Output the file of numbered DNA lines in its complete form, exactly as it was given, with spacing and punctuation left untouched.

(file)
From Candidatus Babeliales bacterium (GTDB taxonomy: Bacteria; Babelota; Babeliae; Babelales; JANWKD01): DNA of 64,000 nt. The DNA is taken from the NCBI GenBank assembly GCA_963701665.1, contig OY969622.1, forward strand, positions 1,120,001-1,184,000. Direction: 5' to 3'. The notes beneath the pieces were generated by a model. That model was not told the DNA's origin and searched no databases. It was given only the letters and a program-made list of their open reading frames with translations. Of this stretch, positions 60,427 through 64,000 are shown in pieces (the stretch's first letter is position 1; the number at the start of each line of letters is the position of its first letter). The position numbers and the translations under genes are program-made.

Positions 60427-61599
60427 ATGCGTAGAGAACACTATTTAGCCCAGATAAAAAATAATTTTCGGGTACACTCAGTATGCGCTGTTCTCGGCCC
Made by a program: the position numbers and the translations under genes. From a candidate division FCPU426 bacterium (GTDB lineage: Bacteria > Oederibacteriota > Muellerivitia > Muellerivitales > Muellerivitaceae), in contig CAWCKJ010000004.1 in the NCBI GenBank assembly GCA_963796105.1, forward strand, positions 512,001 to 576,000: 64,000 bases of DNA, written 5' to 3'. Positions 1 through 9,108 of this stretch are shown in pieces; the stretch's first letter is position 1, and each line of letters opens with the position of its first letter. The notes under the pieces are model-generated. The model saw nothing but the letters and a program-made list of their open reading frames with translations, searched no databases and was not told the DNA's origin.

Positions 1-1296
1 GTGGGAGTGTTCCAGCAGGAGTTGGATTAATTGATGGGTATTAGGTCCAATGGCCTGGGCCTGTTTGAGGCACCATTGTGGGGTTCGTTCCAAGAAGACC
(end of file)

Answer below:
From Candidatus Babeliales bacterium (GTDB taxonomy: Bacteria; Babelota; Babeliae; Babelales; JANWKD01): DNA of 64,000 nt. The DNA is taken from the NCBI GenBank assembly GCA_963701665.1, contig OY969622.1, forward strand, positions 1,120,001-1,184,000. Direction: 5' to 3'. The notes beneath the pieces were generated by a model. That model was not told the DNA's origin and searched no databases. It was given only the letters and a program-made list of their open reading frames with translations. Of this stretch, positions 60,427 through 64,000 are shown in pieces (the stretch's first letter is position 1; the number at the start of each line of letters is the position of its first letter). The position numbers and the translations under genes are program-made.

Positions 60427-61599
60427 ATGCGTAGAGAACACTATTTAGCCCAGATAAAAAATAATTTTCGGGTACACTCAGTATGCGCTGTTCTCGGCCC
Made by a program: the position numbers and the translations under genes. From a candidate division FCPU426 bacterium (GTDB lineage: Bacteria > Oederibacteriota > Muellerivitia > Muellerivitales > Muellerivitaceae), in contig CAWCKJ010000004.1 in the NCBI GenBank assembly GCA_963796105.1, forward strand, positions 512,001 to 576,000: 64,000 bases of DNA, written 5' to 3'. Positions 1 through 9,108 of this stretch are shown in pieces; the stretch's first letter is position 1, and each line of letters opens with the position of its first letter. The notes under the pieces are model-generated. The model saw nothing but the letters and a program-made list of their open reading frames with translations, searched no databases and was not told the DNA's origin.

Positions 1-1296
1 GTGGGAGTGTTCCAGCAGGAGTTGGATTAATTGATGGGTATTAGGTCCAATGGCCTGGGCCTGTTTGAGGCACCATTGTGGGGTTCGTTCCAAGAAGACC